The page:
Is being a brigade commander in the IDF more complicated today than it was when you joined the Flotilla back in 1995?
"We had a training activity where we took the guys out and spent three days without access to mobile phones. Suddenly there was interaction among the troopers. Suddenly they started speaking to one another. When those three days were over, each one took back his mobile phone and went away, engrossed in the screen. It was an interesting challenge. The hierarchy has become flat since I had joined (the IDF). The story you are telling will be challenged. You must be prepared to answer the questions of even the last trooper. Maj. Gen. (res.) Yom-Tov Samia, who had served as the commander of the 931st Battalion of the Nahal Brigade, came to speak to the Battalion's troopers. Suddenly, a trooper stood up and asked 'Why would you go into politics?' Back in the day, who had the nerve to stand up and ask? It is amazing. It is great. You must understand the life of these guys. Especially the younger commanders – the challenge they face is even more substantial. Their friction is with the information. Today it is 'sit down, platoon commander, and I will tell you what it was like.' We must empower the platoon commander. We take what we do for granted. An 18-year-old youth hears a radio commercial for a college. Here with us, you will find command and a mission. We assign crazy adult responsibilities to 18 and 20-year-old youngsters. Today they are regarded more as children and the parents are more intensively involved and you attempt to establish a triple commitment: command-trooper-parent."
Col. Goldfus walks over to the new recruits near the encampments. "What's up, guys?" he asks them while shaking hands with each one in turn.
You are a little old fashioned with regard to military-society relations, are you not? Is it actually the military's job to educate about and become acquainted with the Bedouins? People will say 'what is to you? Go out and fight or prepare for war.'
"Yes, I believe in it. If that means being old fashioned, so I am, and I do believe in it. This is the real strength. I do not believe in a professional military. I will be delighted to take off my uniform, but I am here because I believe in what I do. It is amazing, nothing is more virtuous than this. Nothing equals the opportunity to raise and lead people."
In the week when we met at the Nahal training camp, elements of the Nahal Brigade were operating in all of the different sectors: Col. Goldfus' brigade had one battalion deployed in Hebron, another battalion on the Golan Heights along the Syrian border and two more battalions deployed along the Lebanon border. As the brigade commander, he is running around from one battalion to the next.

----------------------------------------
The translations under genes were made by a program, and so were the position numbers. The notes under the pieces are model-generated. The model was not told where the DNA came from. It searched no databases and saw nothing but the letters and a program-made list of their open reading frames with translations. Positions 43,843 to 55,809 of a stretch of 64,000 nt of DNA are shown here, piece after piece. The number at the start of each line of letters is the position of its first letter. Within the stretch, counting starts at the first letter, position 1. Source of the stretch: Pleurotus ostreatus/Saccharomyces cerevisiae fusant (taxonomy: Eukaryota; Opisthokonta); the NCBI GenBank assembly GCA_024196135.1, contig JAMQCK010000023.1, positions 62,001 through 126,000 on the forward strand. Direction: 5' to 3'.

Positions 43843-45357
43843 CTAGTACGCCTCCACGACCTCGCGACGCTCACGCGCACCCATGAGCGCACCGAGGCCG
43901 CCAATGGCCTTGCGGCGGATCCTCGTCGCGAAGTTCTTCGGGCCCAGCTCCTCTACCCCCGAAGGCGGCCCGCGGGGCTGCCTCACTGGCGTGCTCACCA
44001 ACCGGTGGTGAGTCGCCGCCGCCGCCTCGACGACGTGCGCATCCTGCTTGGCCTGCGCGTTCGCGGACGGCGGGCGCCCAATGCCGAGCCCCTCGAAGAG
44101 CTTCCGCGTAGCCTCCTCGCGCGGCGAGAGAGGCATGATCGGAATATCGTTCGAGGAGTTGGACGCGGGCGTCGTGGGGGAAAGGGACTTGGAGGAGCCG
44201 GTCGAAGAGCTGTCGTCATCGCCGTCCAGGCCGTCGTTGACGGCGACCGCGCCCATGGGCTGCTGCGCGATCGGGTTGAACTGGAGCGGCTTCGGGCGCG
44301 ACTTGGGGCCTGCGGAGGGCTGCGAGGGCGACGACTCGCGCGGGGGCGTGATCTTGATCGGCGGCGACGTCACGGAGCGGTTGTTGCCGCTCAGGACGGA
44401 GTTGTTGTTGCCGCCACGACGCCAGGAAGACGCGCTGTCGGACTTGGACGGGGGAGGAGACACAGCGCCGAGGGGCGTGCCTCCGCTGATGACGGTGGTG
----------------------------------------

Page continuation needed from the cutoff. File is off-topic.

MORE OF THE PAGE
"We are just like any other infantry brigade," says Goldfus. "We set ourselves a goal to be excellent and relevant. The infantryman asks himself 'how can I be relevant?' We should have the best equipment, use simulators and be able to identify the reference threat. Hezbollah and the built-up area are relevant to both the north and the south and we are preparing our men accordingly."
You have recently concluded a division-level training exercise with the IDF Southern Command's 162nd Division to which the Nahal Brigade had been attached. How close did it feel to a situation where, at a moment's notice, you would be inside the Gaza Strip in the context of a new major operation, owing to the deterioration in the Gaza Strip?
"I believe that with the 162nd Division we came and managed to reach a common language at a very, very high level with regard to plans, concepts and how we expect ourselves to accomplish the mission when the time comes. All the way, that is the plan. Go all the way – wherever we may have to go. Based on that, you may say that you want to stop somewhere or initiate a certain act to influence the operation. The prevailing feeling is that it is a matter of decision-making – to embark or not to embark (on a new operation in the Gaza Strip – O.H.) – and we are ready. That is what we say to the Chief of Staff: we are ready, we are determined, and we will accomplish the mission. We have no doubts about it. One of the most significant problems is the fact that we sometimes doubt our own capabilities.
"We listen too much to the other side. To Nasrallah, to Sinwar, to anyone who wants to tell us stories. We need to ask ourselves what about us. We will always have gaps. Am I fully satisfied with what I have, with the training time allotted to me? No. Definitely not, but we must be ready to accomplish the mission with what we have, without excuses. To come in and initiate all the time. We remain on a very high state of alert for whatever we may be required to do. My mission, as a field commander, is to prepare my men to be resolute, to be the kind of men who can, at the end of the day, remain ethical and accomplish the mission."